This article on working with emotions is by Emotional Intelligence Coach Robin Hills
How much do you think your emotions are involved in driving your performance?
Emotions are a fundamental part of everything that we do. How (and what) you are feeling and the emotions that you are experiencing will be due a whole host of factors and will drive how you behave. These emotions will be influenced by what is happening in your life, what is happening around you, the influences that other people are having on you, your interest in what is occurring, your experiences, etc. etc.
Whatever emotions you are currently experiencing, they are going to change over the next few seconds in minute, unrecognizable ways or they may lurch into a completely recognizable emotion.
These changes in emotions are ongoing influenced by your personality, your psychological state, your physiology and many other factors that affect the internal mechanisms of your body. If you are feeling unwell, if you are thirsty or you need the toilet there will be an emotional component in how you choose to respond.
Your emotions can be influenced by how you are responding to your immediate environment, to other people – what they say and do, and to many other external factors that affect you. For example, you will experience an emotional response if it is too cold or too hot or if people are interrupting you or are making too much noise.
So your internal state of mind is being influenced all the time. Your brain does an extremely good job. It works to make sense of everything by filtering out most of the information, so that you only become consciously aware of anything that is relevant.
Your emotions are able to help you to make better, more informed choices. They signal to you that you need to take action and can provide the motivation and impulse for you to take this action. Emotions are involved in controlling your learning.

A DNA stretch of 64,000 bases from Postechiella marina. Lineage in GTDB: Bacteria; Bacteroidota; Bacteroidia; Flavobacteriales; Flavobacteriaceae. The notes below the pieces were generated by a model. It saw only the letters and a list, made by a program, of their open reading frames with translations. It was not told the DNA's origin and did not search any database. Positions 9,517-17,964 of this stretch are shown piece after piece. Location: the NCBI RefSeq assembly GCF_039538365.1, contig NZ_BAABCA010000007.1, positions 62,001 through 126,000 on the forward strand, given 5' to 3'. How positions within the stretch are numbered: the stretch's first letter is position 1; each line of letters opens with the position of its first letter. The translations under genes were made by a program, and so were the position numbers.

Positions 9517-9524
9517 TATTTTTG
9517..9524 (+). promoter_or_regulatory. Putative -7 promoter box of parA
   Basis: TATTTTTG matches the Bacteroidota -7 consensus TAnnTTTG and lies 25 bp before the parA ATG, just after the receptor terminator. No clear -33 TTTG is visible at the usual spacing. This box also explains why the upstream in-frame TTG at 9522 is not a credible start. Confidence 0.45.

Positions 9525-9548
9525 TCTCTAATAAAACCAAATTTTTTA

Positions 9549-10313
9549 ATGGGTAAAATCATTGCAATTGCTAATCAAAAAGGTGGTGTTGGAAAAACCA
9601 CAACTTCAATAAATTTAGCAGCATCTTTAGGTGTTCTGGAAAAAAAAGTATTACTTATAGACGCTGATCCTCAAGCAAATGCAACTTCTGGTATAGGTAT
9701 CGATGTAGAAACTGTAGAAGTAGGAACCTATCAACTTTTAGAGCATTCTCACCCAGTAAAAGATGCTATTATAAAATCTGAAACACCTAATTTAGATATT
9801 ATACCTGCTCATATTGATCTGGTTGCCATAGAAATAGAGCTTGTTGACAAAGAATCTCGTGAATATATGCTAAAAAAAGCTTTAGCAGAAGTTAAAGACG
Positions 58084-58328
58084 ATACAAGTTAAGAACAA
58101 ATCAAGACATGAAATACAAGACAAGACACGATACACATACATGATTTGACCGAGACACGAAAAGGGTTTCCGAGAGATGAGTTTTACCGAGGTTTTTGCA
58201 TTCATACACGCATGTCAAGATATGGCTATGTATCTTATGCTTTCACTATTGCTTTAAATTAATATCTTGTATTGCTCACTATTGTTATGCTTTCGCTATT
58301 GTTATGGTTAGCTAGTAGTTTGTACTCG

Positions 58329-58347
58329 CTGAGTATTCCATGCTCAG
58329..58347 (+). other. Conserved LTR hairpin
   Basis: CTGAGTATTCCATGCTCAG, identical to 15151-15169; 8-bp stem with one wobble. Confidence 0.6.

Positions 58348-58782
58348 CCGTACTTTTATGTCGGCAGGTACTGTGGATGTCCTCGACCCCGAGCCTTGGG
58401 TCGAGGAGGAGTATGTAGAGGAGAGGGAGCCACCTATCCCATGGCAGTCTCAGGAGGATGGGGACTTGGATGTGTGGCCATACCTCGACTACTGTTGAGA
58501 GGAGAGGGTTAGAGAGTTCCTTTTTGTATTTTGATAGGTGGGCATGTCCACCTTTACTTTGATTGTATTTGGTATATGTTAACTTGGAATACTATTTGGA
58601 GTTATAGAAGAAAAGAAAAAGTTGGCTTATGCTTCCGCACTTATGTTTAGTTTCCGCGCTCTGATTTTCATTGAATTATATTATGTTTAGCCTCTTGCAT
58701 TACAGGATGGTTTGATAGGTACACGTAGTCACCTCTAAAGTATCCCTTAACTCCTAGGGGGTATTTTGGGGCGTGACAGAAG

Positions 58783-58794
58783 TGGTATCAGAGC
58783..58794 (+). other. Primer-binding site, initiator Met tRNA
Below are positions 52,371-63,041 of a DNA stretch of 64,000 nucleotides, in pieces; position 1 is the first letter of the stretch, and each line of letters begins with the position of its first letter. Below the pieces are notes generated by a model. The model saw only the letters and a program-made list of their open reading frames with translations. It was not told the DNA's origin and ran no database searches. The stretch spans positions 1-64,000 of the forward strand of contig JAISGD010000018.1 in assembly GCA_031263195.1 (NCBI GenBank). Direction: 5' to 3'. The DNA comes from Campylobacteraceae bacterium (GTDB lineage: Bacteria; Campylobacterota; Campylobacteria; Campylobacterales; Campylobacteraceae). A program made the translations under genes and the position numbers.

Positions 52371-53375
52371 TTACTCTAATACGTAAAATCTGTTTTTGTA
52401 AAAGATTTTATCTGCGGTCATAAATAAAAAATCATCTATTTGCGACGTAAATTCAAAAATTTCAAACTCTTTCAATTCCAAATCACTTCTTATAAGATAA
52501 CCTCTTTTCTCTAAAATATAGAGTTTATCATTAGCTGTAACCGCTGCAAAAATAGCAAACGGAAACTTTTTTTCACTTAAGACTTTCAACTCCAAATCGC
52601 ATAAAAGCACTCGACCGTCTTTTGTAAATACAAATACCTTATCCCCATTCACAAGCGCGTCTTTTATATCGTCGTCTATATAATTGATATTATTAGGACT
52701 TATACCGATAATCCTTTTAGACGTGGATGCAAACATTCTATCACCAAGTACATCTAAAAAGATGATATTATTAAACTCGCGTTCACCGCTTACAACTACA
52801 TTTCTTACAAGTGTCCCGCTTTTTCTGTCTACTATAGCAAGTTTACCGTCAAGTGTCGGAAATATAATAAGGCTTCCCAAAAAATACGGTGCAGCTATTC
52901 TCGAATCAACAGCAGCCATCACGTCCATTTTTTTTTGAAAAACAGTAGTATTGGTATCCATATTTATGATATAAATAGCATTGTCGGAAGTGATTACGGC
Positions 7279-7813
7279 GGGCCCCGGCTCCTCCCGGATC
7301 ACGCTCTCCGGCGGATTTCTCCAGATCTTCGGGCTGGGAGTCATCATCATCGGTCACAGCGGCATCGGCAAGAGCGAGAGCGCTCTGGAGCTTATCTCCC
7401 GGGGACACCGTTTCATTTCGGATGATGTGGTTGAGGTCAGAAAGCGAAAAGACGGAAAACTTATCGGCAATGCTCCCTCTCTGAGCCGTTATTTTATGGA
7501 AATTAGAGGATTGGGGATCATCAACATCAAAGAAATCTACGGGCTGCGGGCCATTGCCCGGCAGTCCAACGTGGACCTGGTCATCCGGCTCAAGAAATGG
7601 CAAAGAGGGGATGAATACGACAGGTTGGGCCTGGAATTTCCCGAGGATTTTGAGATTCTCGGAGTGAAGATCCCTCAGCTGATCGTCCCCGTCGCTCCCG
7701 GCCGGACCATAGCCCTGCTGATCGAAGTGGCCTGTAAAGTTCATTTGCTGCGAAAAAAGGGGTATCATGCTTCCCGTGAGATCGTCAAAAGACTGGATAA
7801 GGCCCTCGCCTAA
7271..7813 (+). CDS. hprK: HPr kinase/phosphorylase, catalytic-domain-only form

There is no general taxonomy of emotions. Due to the subjective nature of each emotion they are difficult to describe and define as your emotional response to a situation will be different to mine. Sometimes these emotions cannot be rationalized – you may feel an emotion just because you do!
Your emotions blend together and are in constant flux. So if you concentrate for too long on one particular emotion and how it makes you feel it will change into something different.
Your behavior is a direct response to your emotional state although if the emotion can be felt without the corresponding behavior then that behavior is not essential to the emotion.
Try working with emotions by reflecting on them and monitoring them then blend them in with your thinking. Stay open to feelings identifying how you feel and how others are feeling.
Detecting real emotions as opposed to fake emotion is a good start. Look how your emotions are affected by good drama, by music and by art and what these changes mean for you.
Recognize what events are likely to trigger emotional responses and how they combine into complex blends that progress change over time. Your understanding of emotions can be improved by providing a rich emotional vocabulary for greater precision in describing feelings and blends of feelings.
Working with emotions is not easy. Understanding yourself and how you work with your emotions is the key to better self management and how this affects your performance.
The Emotional Intelligence Pocketbook (The Pocketbook) by Margaret Chapman (Paperback - 20 Oct 2001)